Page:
Canadian artist Tony Urquhart had a legacy of groundbreaking work: ‘He was born to create art’


Canadian artist Tony Urquhart is remembered as a “true artist” who lived a life full of joy, art and community. He died on January 26th at the age of 87.

“People who bought his work in the 1960s also bought his work in the 2000s,” recalls James Rottman of James Rottman Fine Art, who represented Urquhart for the past 20 years. He emphasized the loyalty of the artist’s followers and the rich artistic community he has built around him.

“He is one of the last generation of painters,” Rodman said. In the late 1950s and early 1960s, Urukhart was recognized as one of Canada’s pioneering abstract artists, belonged to the Isaacs Gallery in Toronto, and later joined the Heart of London Group (including Jack). It was specifically defined as one of the painters I belonged to. Chambers, Greg Carnoe, Murray Fabro. )

Urukhart is a multimedia artist whose paintings, drawings and unique “boxes” have gained a lot of recognition both at home and abroad.

Rodman remembers Urukhart’s freedom of expression. “He wasn’t influenced or influenced by style or school. He was a true artist.” His mixed media work was groundbreaking, plexiglass, organic materials, Box carvings incorporating wood, seeds and shells, and everyday objects were far more advanced than other Canadian artists of the time.

“He created the installation art before it was defined in Canada,” Rodman said. Paintings may feature garden close-ups, color explosions, and beautiful tones.

Urkhart’s work has been held in collections around the world, including the Museum of Modern Art in New York, the Victoria and Albert Museum in London, and the French National Museum in Paris. The Art Gallery of Ontario has 27 works by Urukhart, including several working drawings.

“Always paying attention to the serious impact that art can have on our lives, Tony Urquhart was a prolific artist, teacher and art activist. He co-founded the organization. CARFAC catalyzed the protection and rewarding of Canadian artists (which is still the industry standard paid to artists), “said Georgian Uhlyarik, Fredrick S. Eaton Curator of Canadian Art at AGO. It states as follows. Statement to the star. “I miss the 2008 conference, which was enriched by our conversations over the years and exhibited one of his signature sculptures.”

Among his many honors, Urquhart is a member of the Order of Canada and was awarded the 2009 Governor General’s Literature Award. He has been a member of the Faculty of Fine Arts at the University of Waterloo for 32 years, and before retiring in 1999, he taught young art students for generations. The university also has an archive.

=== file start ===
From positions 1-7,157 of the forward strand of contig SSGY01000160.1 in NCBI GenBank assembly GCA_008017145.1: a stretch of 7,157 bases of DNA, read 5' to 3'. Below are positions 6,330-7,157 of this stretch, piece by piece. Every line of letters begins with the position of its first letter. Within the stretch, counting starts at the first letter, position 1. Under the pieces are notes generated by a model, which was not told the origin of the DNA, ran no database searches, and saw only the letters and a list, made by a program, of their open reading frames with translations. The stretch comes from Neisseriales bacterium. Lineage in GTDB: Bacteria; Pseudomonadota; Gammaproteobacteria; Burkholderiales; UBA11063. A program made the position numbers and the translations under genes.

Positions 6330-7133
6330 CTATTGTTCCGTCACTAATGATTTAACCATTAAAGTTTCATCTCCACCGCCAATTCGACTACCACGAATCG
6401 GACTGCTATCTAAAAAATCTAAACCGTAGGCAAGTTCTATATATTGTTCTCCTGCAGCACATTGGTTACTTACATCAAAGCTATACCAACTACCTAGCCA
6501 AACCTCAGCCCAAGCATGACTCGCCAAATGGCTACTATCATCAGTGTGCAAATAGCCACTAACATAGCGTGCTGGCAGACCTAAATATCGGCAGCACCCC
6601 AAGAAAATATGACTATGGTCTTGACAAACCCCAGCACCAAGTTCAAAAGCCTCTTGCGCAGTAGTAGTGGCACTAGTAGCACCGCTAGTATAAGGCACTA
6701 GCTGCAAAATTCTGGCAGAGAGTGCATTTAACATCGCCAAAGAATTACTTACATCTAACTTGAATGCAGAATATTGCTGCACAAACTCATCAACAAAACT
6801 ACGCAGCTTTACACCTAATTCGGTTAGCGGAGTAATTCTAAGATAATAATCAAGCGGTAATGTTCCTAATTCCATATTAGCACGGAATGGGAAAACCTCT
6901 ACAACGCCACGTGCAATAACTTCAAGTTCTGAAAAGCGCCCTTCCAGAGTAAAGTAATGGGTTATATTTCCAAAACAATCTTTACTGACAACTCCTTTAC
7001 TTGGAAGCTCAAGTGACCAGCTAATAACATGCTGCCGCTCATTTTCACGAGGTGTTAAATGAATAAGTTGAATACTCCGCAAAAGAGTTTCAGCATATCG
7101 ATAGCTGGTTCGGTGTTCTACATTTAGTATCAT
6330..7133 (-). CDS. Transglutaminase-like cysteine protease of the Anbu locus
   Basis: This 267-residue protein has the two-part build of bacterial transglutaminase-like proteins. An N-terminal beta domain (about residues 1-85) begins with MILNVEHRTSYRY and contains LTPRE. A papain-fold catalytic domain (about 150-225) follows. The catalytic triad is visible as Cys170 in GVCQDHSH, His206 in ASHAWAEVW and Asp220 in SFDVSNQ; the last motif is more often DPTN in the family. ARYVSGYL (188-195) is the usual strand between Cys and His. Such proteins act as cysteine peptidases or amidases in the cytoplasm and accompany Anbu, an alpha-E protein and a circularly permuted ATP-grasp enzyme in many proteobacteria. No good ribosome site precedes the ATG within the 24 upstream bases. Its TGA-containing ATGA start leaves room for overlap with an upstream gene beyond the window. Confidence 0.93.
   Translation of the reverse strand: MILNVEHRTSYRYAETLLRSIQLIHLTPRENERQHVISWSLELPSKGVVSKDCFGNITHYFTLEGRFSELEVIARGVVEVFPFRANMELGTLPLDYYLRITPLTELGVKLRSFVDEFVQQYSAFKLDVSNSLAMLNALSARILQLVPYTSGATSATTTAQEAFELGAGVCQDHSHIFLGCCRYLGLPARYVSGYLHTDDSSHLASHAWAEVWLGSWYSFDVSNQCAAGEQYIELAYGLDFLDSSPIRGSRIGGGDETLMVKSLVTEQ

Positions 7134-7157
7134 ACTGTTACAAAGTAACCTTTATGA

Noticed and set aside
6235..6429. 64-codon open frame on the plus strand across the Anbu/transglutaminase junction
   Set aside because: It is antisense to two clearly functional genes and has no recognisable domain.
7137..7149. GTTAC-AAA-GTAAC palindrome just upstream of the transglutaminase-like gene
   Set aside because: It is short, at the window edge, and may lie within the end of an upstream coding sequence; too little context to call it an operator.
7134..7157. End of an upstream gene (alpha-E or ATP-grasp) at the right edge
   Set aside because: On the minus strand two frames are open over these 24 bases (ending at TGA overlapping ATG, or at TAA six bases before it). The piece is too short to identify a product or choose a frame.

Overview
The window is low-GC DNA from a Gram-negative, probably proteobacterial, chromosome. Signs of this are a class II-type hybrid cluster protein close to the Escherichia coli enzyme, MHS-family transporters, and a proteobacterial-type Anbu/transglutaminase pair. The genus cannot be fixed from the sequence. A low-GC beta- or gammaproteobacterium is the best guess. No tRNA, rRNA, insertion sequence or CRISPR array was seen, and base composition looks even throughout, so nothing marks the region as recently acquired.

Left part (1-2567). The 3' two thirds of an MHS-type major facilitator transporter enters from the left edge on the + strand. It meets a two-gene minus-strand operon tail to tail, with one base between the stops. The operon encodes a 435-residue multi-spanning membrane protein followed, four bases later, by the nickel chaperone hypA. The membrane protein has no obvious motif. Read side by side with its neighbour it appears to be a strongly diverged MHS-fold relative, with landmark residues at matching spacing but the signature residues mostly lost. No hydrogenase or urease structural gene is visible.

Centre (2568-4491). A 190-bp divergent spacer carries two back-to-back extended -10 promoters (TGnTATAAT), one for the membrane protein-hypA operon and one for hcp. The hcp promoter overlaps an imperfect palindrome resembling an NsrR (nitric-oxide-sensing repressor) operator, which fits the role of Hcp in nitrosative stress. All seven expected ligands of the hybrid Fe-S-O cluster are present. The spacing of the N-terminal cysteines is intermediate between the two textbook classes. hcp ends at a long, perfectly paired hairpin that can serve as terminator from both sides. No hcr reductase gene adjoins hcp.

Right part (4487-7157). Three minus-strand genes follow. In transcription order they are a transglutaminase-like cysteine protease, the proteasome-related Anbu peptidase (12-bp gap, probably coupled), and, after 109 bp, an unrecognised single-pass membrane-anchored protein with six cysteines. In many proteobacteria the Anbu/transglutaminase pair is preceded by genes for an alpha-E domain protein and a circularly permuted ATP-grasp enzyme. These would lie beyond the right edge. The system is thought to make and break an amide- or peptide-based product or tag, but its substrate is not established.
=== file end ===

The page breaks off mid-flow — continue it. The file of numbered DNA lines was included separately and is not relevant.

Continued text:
He was also known as an illustrator and picture book, including a special edition of Nino Rich’s Life of the Saints and a novel by his wife Jane Urquhart.

The poet Penkemp, a family friend for decades, remembers Tony as “a kind, creative, generous man and a wonderful artist.” When he was selected as the first artist to stay at Western University in 1960, she states that his “friendliness at the time and thereafter bridged many cultural divisions and feuds.”

Tony Urquhart was born on April 9, 1934 in Niagara Falls, Ontario. His art, especially his landscape, was influenced by his upbringing in Niagara Falls. Until 1960, his parents, siblings, and he lived with his funeral grandparents.

The house was located on a large land, including part of the battlefield where the Battle of Lundy’s Lane in 1814 took place. The family maintained a vast Victorian garden, and at an early age Urkhart lived in this magical landscape. He told the star in 2000 that he probably painted before he fully mastered his speech.

And he created the life of art from there. “It was that he created art every day for 60 years,” Rodman said. “That’s what he was born to do.”

Adult at a time he called an “abstract expressionist with a hairy chest,” Urukhart enrolled in Buffalo’s All-Bright Art School, opposite the current Albright-Knox Museum. This was the time when the gallery was purchasing the works of Mark Rothko and Willem de Kooning, and it was widely instructed by critic Clement Greenberg that the painting itself was the only suitable subject of painting. It was when it was observed.

In his later years, Urukhart was diagnosed with dementia. His daughter, Emily Arkart, wrote a book about her father in 2020, The Age of Creativity: Art, Memory, My Father, and Me, exploring aging and the creative mind.

She remembered traveling with her family from an early age. She often stayed in one place for a period of time so that Tony could immerse himself in one visual and draw it many times in the series.

Emily told the star in an interview, “My dad is drawn out of life, but he always changes it … if there are three windows or they are in a particular place, it will be an exact replica. I don’t. “

Urukhart leaves his wife Jane, daughter Allison, Robin, Emily, and son Aidan. He died to his son Marsh.

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